There is a relevant precedent in the 2007 case Hein v. Freedom From Religion Foundation, Inc., but it is not one that lends strength to the separationists’ elbows. In Hein, the Wisconsin-based Freedom From Religion Foundation brought an Establishment Clause challenge to conferences convened under the Faith-Based and Community Initiatives program at which religious organizations were assisted in securing federal grants, arguing that such assistance favored religious organizations over comparable secular ones. In a 5-4 decision, the Supreme Court ruled that because no legislative body had directly authorized the funding, taxpayers had no legal standing to bring suit in federal court. Under this ruling, even if the State Department’s new engagement activities resulted in direct funding to religious organizations, they might nevertheless be immune from constitutional challenge.

Engagement with whom?

Constitutional or not, official interfacing with “faith-based organizations” will constitute a troubling form of government endorsement: the defining of some communities, among various porous-bordered normative and discursive communities, as “religions” and the anointing of some individuals as recognized spokespersons for those communities.

As Elizabeth Shakman Hurd writes at The Immanent Frame:

Religious outreach requires diplomats and practitioners to seek out leaders and spokespersons for strategic dialogue. Nontraditional religions and unorthodox versions of protected religions are usually absent. Groups that don’t count as “religions” at all because the authorities don’t recognize them as such go missing. Dissidents and doubters are nowhere to be found. USAID’s RelHarmony program has already confronted this dilemma, observing in its final report that: “religious leaders from Albania’s four traditional religious groups were, with few exceptions, supportive of interfaith initiatives, which included all traditional religions, however their views differed on the question of including members of non-traditional religious groups in RelHarmony activities.”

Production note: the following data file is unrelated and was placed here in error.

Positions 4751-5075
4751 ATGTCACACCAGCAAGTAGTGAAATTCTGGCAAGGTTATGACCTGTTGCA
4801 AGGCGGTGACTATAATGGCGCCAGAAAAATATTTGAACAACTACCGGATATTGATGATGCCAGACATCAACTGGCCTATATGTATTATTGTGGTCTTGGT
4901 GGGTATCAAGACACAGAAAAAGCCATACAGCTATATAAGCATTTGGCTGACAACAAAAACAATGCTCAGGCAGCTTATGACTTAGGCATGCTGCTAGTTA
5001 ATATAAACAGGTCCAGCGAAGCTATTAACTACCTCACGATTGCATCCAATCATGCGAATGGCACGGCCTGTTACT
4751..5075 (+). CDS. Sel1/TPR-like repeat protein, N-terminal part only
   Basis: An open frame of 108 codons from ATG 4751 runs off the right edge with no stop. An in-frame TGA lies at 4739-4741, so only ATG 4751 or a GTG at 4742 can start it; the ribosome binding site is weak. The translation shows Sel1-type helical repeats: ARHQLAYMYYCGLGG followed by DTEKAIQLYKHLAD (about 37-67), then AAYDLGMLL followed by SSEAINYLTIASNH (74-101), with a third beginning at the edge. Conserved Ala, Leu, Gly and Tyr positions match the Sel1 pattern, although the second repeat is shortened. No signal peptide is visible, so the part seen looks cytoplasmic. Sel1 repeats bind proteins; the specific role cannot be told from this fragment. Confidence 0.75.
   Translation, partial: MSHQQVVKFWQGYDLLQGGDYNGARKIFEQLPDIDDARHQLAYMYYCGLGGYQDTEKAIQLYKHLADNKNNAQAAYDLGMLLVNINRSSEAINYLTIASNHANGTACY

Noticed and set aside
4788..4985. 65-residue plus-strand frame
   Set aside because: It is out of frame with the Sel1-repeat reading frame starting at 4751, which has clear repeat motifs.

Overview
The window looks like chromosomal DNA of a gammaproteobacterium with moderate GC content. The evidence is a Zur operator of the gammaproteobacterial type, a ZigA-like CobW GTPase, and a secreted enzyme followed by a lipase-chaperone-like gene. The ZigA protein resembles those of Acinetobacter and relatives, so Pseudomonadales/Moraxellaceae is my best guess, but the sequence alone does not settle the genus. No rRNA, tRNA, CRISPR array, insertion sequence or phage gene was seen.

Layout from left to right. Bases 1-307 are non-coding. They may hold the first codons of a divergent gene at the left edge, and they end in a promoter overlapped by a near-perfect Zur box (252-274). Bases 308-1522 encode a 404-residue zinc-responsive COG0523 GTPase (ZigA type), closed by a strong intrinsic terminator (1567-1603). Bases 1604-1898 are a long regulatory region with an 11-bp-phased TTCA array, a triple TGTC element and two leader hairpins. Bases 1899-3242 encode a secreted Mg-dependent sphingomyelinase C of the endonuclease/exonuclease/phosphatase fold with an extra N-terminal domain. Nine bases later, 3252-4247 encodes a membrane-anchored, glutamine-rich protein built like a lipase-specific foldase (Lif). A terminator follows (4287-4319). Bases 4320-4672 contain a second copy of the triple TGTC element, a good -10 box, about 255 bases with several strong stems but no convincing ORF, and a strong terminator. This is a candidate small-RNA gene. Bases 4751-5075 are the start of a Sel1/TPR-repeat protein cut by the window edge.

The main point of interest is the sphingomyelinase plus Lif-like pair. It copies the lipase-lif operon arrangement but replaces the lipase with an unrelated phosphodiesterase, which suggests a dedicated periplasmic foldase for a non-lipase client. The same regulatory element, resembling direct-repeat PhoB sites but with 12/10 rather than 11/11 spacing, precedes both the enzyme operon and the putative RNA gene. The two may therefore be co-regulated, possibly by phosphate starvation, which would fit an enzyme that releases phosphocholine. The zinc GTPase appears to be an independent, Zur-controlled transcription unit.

Often it is precisely the dissidents, the doubters, and non-traditional believers who are most in need of recognition, and who often offer the most-needed perspectives on the prospects for peace, the rule of law, and minority rights in their societies. When the U.S. government bestows high-level diplomatic attention instead on select (typically male, adult, and non-democratically appointed) spokespersons, it aids them in consolidating their own power and authority within their communities.

The Religion and Foreign Policy Working Group does not ignore this potential for discrimination. It writes of the importance of partnering with “women religious leaders” and “other non-traditional religious leaders, particularly youth religious leaders.”

We are left with two big questions about the State Department’s project. First, what is the rationale for restricting engagement to religion when it could encompass all of civil society? In fact, the original white paper put forward the option of a more inclusive Office of Non-Governmental Engagement and Partnerships.

Second, if the project can be restricted to religion, is it about engaging religions or about engaging the religious? One expects the diplomatic impulse to favor religions as interlocutors, since in practice this means knowing whom to invite to the next panel or luncheon (four out of five people being mediocre public speakers at best). But perhaps the more profoundly bureaucratic impulse would be to admit that there might be nobody at the top, that there are just lots of people whose differing, contested versions of their identities are at least as crucial to American interests as their confessional commonalities.